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Mali is a landlocked country in West Africa with a population of over 20 million.

The livelihoods of 74 % of the population depend on agriculture or pastoralism, with most of it small-scale, for subsistence and/or income generation. Impacts of climate change, droughts as well as changes in timing and amount of rains are an increasing strain on crop production and all society.

By 2018, about half of the population (51 %) had access to electricity. That number has almost doubled during the last decade and is on an upwards trend. However, there is a staggering urban-rural divide. While 86% of the city population has access to electricity, the figure is only 25 % in rural areas. Oil and hydropower are the main sources of electricity, but lately there have been several initiatives to increase the still relatively low share of solar power. Only about 1 % of Malians have access to clean fuels for cooking. More than 90 % of the cooking energy is provided by the forests in the form of firewood and charcoal.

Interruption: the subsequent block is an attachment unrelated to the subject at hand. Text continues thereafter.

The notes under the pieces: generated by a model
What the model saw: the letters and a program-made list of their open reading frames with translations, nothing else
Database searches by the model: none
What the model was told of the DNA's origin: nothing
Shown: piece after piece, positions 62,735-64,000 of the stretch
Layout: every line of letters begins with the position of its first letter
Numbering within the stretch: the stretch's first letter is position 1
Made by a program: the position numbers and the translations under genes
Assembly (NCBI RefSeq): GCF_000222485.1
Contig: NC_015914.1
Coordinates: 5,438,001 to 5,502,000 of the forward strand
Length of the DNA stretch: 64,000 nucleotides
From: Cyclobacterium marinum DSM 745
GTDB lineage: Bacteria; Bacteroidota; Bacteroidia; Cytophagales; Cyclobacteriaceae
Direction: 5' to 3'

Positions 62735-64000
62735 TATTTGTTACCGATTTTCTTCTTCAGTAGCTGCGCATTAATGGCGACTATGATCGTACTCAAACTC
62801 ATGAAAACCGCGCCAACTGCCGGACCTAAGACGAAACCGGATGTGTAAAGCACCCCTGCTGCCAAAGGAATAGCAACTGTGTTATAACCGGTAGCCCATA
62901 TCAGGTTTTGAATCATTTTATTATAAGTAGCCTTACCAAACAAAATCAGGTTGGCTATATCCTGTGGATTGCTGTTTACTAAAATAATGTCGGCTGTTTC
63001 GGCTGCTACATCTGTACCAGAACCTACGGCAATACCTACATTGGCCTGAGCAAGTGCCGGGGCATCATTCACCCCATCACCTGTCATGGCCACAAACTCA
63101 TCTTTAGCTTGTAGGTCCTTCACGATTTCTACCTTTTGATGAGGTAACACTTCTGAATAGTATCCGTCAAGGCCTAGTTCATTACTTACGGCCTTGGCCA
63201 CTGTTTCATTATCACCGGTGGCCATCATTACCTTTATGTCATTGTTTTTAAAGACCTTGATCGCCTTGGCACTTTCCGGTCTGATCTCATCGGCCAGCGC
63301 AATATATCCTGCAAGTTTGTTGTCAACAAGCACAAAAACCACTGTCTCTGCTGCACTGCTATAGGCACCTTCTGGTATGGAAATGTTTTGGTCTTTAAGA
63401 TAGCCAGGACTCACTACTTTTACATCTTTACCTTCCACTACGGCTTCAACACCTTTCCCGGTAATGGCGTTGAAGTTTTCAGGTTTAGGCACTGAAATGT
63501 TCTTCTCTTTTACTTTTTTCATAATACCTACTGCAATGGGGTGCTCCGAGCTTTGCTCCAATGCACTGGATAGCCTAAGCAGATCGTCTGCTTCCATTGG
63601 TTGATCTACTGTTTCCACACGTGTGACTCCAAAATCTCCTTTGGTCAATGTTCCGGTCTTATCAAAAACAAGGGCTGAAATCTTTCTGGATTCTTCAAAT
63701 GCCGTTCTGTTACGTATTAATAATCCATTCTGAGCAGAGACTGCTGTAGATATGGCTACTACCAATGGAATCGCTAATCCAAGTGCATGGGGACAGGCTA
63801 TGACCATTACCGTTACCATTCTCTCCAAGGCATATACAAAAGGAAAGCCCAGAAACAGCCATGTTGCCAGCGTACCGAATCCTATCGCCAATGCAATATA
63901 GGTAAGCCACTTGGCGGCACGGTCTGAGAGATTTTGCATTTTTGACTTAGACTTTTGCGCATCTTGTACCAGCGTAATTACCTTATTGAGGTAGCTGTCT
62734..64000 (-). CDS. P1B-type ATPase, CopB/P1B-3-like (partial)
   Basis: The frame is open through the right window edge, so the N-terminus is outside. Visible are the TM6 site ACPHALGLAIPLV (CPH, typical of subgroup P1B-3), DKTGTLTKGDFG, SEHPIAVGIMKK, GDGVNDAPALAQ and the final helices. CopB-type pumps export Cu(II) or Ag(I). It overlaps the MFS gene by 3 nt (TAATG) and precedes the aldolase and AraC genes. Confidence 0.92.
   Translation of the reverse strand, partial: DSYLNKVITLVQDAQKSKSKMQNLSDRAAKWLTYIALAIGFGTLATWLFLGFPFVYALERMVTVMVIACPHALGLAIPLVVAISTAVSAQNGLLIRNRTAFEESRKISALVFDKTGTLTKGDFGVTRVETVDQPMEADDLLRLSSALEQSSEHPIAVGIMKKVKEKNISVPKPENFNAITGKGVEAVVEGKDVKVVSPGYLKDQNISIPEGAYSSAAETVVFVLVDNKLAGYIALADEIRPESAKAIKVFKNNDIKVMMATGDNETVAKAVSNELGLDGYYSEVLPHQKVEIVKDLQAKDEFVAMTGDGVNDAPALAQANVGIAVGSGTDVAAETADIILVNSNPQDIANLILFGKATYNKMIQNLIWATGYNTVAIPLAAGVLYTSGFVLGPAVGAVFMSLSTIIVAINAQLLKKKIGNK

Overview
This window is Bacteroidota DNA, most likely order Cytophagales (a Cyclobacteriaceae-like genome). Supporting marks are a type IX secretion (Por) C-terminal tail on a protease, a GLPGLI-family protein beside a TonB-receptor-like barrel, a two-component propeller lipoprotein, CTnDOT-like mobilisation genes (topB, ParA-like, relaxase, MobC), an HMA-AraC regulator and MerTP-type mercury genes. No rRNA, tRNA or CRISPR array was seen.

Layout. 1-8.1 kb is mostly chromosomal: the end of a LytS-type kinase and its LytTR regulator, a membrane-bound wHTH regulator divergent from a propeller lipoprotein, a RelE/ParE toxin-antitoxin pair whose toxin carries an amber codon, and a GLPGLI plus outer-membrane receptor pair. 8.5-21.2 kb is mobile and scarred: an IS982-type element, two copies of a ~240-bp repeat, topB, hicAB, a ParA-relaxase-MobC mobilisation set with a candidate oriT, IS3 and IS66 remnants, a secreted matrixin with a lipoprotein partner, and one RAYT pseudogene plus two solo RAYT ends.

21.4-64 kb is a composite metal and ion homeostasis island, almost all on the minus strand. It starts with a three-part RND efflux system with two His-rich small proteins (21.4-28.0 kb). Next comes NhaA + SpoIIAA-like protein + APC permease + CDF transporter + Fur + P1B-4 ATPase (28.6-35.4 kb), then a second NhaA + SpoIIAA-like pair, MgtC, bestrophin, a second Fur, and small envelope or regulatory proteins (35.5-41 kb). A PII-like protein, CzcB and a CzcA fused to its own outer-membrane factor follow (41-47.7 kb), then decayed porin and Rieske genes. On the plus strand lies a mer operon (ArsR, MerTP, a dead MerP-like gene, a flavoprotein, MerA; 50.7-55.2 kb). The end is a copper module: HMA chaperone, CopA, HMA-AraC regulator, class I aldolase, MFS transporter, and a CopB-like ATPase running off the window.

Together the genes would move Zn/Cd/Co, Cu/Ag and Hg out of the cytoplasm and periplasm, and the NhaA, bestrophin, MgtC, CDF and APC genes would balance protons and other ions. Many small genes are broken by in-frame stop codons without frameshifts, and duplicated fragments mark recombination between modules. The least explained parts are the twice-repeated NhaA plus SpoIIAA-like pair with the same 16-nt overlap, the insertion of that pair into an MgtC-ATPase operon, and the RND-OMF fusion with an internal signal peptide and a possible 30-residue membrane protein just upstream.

Siemenpuu’s role in Mali

Siemenpuu supports projects in Mali within the Energy justice funding theme. Based on the risk assessment, Siemenpuu has restricted the project support to two regions in South of Mali, namely Koulikoro and Sikasso (recently administratively divided to Bougouni and Sikasso). Siemenpuu’s objective is on a policy level to reduce the environmental and social impacts of the energy economy and enhance the resilience of communities by influencing the decision-makers on the local and national level by CSOs.

On the community level, the supported projects are expected to enable communities to produce their energy sustainably (mainly with solar) in order to promote energy access so that the use of fossil fuels and firewood has been reduced, and the rights of women and vulnerable groups have been promoted.